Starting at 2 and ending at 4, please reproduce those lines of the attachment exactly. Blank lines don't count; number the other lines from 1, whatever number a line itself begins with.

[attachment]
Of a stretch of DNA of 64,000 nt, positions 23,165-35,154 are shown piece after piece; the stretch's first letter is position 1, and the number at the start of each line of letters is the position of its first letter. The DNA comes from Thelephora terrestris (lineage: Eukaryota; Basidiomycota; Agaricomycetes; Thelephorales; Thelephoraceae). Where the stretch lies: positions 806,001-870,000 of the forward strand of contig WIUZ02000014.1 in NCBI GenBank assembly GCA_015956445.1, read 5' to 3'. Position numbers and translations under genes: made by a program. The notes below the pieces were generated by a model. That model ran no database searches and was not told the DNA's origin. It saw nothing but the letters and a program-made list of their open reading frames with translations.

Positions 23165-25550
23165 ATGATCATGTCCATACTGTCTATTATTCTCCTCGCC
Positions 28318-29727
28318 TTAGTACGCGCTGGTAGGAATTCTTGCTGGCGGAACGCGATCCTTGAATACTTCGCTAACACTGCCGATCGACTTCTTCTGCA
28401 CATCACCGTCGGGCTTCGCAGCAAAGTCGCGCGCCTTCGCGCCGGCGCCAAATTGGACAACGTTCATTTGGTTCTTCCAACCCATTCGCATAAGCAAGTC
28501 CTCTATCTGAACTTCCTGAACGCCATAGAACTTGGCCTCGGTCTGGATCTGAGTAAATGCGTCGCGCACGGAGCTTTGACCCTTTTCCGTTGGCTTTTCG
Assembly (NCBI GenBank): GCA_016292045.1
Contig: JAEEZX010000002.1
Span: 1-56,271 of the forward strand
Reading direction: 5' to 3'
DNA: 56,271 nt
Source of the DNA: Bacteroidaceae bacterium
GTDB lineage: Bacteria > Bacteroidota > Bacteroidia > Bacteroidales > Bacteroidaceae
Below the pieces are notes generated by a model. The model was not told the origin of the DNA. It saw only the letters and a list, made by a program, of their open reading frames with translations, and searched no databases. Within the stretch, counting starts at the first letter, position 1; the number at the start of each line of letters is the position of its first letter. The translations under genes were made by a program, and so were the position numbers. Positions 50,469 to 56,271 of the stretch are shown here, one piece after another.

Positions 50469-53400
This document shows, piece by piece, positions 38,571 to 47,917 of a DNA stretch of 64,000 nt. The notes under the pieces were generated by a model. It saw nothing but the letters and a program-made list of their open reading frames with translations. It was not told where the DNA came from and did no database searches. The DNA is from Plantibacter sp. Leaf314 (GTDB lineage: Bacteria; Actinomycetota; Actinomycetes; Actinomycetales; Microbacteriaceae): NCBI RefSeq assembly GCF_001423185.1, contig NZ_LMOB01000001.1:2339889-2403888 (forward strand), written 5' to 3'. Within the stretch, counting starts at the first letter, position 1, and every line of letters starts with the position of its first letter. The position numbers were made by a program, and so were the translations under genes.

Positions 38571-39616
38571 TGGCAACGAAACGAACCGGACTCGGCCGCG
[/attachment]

Positions 23165-25550
23165 ATGATCATGTCCATACTGTCTATTATTCTCCTCGCC
Positions 28318-29727